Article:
Those Darlins have been working on the follow up to their self-titled debut album and will soon release a 7″ vinyl single as a preview of the new project. You can listen to two songs from the 7″ and download the new song “Night Jogger” at their website.
As I learned recently from our friends The Gobbler’s Knob, The Band of Heathens have offered another free download on their site. This time, it’s their version of the Flying Burrito Brothers’ classic “Sin City.”
Tift Merritt’s record label is offering four songs for free download on their site. Go here for live versions of “Mixtape” and “Engine to Turn” from her new album and studio versions of “Broken” and “Feel of the World.”
Finally, Josh Ritter and his wife Dawn Landes are sharing their version of a Heady West tune called “500 Miles” (not The Proclaimers’ song) to commemorate the beginning of their European tour. Get it here.

To end the post on a completely unrelated note… Today is the birthday of the father of bluegrass music, Bill Monroe. Monroe was born Sept. 13, 1911 in the small Western Kentucky town of Rosine.

Today, Monroe is known for giving birth to a style of music that is distinctly American and Appalachian. He is a member of the Country Music Hall of Fame, the Nashville Songwriters Hall of Fame, and the Rock & Roll Hall of Fame, a Grammy Lifetime Achievement Award Winner, and a National Medal of Arts recipient. He served as an undeniable influence on any number of musicians who came after him, and helped launch the careers of other bluegrass luminaries such as Earl Scruggs, Lester Flatt, Don Reno, Vassar Clements, Jimmy Martin, Del McCoury, and many others who served apprenticeships under him as members of his Bluegrass Boys.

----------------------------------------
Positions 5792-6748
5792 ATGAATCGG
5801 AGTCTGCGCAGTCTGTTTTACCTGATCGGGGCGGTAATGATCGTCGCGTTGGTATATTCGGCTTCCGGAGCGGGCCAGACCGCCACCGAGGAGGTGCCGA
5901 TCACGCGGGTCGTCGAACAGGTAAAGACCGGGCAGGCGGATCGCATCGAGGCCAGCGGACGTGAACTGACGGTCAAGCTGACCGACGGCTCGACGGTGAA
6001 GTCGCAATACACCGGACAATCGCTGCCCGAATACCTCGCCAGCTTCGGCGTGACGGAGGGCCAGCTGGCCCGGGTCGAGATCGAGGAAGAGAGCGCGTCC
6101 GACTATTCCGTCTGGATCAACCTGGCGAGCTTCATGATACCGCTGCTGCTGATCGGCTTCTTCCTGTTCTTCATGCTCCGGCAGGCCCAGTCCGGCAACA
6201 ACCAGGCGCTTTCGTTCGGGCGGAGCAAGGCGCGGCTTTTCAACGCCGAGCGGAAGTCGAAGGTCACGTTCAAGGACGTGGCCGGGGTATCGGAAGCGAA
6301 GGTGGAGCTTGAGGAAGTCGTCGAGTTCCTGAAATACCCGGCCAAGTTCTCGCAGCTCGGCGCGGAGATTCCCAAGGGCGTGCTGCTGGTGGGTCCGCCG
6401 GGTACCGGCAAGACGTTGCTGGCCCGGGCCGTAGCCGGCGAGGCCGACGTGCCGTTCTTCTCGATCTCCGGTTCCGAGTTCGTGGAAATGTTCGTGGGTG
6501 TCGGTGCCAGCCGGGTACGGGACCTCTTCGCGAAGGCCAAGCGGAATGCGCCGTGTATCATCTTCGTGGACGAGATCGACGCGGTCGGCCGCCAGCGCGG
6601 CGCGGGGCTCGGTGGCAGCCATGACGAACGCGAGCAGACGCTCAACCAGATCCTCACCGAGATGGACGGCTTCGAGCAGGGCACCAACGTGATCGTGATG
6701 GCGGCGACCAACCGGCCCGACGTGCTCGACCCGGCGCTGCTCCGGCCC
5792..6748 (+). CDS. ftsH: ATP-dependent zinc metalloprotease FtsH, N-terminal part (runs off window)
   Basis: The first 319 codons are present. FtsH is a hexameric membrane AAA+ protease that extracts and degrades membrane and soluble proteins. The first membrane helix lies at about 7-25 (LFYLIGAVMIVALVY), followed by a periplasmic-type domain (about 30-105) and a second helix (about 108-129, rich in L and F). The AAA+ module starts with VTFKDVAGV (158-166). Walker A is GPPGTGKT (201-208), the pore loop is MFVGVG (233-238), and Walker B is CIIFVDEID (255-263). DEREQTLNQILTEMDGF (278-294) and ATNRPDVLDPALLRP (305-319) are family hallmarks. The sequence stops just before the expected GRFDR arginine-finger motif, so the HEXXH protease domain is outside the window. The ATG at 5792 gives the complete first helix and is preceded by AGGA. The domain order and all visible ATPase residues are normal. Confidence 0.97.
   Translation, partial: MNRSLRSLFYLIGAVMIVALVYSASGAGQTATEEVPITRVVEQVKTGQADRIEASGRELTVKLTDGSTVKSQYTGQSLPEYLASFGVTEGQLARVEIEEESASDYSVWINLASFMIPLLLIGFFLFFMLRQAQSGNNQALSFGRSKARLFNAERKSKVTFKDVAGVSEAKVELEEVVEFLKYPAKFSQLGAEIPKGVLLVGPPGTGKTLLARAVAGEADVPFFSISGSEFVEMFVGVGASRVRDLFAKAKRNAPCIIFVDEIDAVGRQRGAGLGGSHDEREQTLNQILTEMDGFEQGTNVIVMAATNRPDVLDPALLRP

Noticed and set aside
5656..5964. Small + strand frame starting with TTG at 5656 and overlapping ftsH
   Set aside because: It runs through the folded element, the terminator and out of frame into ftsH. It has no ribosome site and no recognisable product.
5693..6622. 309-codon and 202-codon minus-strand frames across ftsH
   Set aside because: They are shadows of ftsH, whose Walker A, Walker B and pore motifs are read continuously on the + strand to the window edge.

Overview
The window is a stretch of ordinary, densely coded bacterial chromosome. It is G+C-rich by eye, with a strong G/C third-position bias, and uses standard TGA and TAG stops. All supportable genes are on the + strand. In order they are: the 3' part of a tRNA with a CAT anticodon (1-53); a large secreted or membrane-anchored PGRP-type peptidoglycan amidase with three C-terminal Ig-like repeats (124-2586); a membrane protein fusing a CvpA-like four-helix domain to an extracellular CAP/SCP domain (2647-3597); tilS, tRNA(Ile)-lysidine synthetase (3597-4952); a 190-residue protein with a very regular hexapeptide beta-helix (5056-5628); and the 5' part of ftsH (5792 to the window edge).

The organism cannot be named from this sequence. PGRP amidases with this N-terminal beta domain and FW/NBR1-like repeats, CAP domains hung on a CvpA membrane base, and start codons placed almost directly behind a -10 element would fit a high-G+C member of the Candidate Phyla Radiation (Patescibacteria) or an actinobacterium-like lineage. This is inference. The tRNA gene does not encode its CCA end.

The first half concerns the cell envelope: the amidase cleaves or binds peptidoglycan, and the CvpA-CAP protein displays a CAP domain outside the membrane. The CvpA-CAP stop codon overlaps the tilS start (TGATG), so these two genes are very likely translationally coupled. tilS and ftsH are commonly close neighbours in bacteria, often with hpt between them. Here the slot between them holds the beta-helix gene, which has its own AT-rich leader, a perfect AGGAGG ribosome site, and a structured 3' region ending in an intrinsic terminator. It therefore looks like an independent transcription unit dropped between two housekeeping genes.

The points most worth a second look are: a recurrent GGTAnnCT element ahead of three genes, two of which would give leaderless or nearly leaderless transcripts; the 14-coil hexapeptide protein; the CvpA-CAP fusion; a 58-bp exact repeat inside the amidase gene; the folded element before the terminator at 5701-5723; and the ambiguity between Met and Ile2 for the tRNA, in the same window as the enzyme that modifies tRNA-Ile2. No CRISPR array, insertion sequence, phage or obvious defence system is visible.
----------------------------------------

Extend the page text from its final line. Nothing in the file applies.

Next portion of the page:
Bill Monroe passed away in 1996, but his music and his influence continue to live on.
Bill Monroe and his Bluegrass Boys: Blue Moon of Kentucky (Buy Album)

Weekend YouTube: Blue Plate Specials This Week

Posted in Frontier Ruckus, Great American Taxi, Sara Petite on September 11, 2010 by AmericanaPulse

This week is shaping up to be a pretty special week for Blue Plate Specials at WDVX. For those who don’t know, the BPS is a live, free concert that takes place every day at noon in downtown Knoxville and is broadcast live on WDVX and WDVX.com.

The cool thing about this coming week is that the Americana Music Conference takes place this weekend in Nashville… and The Bristol Rhythm and Roots Reunion takes place next weekend in Bristol, TN and VA. What city lies directly between Nashville and Bristol? Yep… Knoxville.